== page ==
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Moth Mullein
Quite different from its heavy and sluggish looking sister is this sprightly, slender, fragile-flowered mullein.
Butter-and-eggs, Flaxweed
An immigrant from Europe, this plebeian perennial, meekly content with waste places, is rapidly inheriting the earth. Its beautiful spikes of butter-colored cornucopias, apparently holding the yolk of a diminutive Spanish egg, emit a cheesy odor, suggesting a close dairy.
Downy False Foxglove
The Smooth False Foxglove, which delights in rich woods, moist or dry, bears similar, but slightly larger blossoms on a smooth, usually branched, and taller stem, whose lower leaves especially are much cleft (pinnatifid).
Greater Bladderwort, Hooded Water-Milfoil
The Horned Bladderwort, found in sandy swamps, along the borders of ponds, marshy lake-margins, and in bogs from Newfoundland to Florida, westward to Minnesota and Texas, bears from one to six deliciously fragrant yellow flowers on its leafless scape from June to August.
Sweet Wild Honeysuckle or Woodbine
How does it happen that this vine, a native of Europe, is now so common in the Eastern United States as to be called the American woodbine ? Had Columbus been a botanist and wandered about our continent in search of flowers, he would have found very few that were familiar to him at home.
Bush Honeysuckle
One occasionally finds the pink and white twin-flowered Tartarian Bush Honeysuckle escaped from cultivation in the Eastern States through the agency of birds which feast upon its little round, red, translucent berries.
Common Dandelion
Only Italians and other thrifty Old-World immigrants, who go about then with sack and knife collecting the fresh young tufts, give the plants pause. But even they leave the roots intact. When boiled like spinach or eaten with French salad dressing, the bitter juices are extracted from the leaves or disguised.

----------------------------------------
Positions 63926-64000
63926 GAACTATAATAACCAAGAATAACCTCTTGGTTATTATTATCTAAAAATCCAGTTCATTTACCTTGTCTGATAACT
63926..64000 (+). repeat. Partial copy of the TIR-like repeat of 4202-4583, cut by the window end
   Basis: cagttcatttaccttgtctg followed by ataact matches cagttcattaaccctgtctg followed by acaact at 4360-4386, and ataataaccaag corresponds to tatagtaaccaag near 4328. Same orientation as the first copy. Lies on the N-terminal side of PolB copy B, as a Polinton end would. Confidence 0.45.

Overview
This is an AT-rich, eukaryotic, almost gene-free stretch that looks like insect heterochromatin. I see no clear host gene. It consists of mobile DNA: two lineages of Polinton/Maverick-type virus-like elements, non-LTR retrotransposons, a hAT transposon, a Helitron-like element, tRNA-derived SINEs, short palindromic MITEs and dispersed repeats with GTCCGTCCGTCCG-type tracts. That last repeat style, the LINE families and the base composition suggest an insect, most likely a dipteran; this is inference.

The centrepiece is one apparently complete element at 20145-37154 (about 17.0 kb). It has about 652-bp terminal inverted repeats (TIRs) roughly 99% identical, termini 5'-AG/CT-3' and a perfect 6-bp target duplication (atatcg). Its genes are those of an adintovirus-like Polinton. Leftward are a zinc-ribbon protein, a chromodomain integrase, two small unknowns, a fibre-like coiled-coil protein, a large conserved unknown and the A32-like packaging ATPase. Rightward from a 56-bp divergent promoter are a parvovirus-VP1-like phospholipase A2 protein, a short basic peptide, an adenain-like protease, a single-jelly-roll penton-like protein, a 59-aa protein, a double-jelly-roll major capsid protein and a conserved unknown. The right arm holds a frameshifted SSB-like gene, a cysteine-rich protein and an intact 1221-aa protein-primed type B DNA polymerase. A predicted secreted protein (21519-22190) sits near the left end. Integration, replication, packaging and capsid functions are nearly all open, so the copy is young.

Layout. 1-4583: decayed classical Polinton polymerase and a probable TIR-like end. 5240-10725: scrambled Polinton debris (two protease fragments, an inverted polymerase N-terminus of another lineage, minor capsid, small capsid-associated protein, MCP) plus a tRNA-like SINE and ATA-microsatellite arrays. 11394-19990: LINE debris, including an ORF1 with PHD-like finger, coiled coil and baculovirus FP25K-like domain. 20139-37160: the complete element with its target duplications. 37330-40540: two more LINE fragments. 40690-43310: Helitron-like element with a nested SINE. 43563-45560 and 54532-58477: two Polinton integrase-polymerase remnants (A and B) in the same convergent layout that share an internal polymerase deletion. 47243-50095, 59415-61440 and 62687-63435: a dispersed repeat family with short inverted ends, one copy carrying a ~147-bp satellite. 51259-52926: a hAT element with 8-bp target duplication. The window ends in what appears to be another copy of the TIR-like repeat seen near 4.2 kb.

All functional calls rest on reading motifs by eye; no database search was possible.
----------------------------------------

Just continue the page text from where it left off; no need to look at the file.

Field Sow-thistle, Milk Thistle
It cannot be long, at their present rate of increase, before this and its sister immigrant become very common weeds throughout our entire area, as they are in Europe and Asia.
Tall or Wild Lettuce, Wild Opium
Few gardeners allow the table lettuce (saliva) to go to seed. But as it is next of kin to this common wayside weed, it bears a strong likeness to it in the loose, narrow panicles of cream-colored flowers, followed by more charming, bright white little pompons.
Orange or Tawny Hawkweed
Transplanted into the garden, the orange hawkweed forms a spreading mass of unusual, splendid color.
Golden Aster
Whoever comes upon clumps of these handsome flowers by the dusty roadside cannot but be impressed with the appropriateness of their generic name.
When these flowers transform whole acres into fields of the cloth-of-gold, the slender wands swaying by every roadside, and purple asters add the final touch of imperial splendor to the autumn landscape, already glorious with gold and crimson, is any parterre of Nature's garden the world around more gorgeous?
Tbe elecampane has not always led a vagabond existence. Once it had its passage paid across the Atlantic, because special virtue was attributed to its thick, mucilaginous roots as a horse-medicine. For over two thousand years it has been employed by home doctors in Europe and Asia.
It behooves a species related to the wonderful compass-plant to do something unusual with its leaves. Hence this one makes cups to catch rain by uniting its upper pairs.
False Sunflower, Ox-eye
Along the streams the numerous flower-heads of this gorgeous sunbearer shine out from afar, brightening a long, meandering course across the low-lying meadows.
Black-eyed Susan, Purple Cone-flower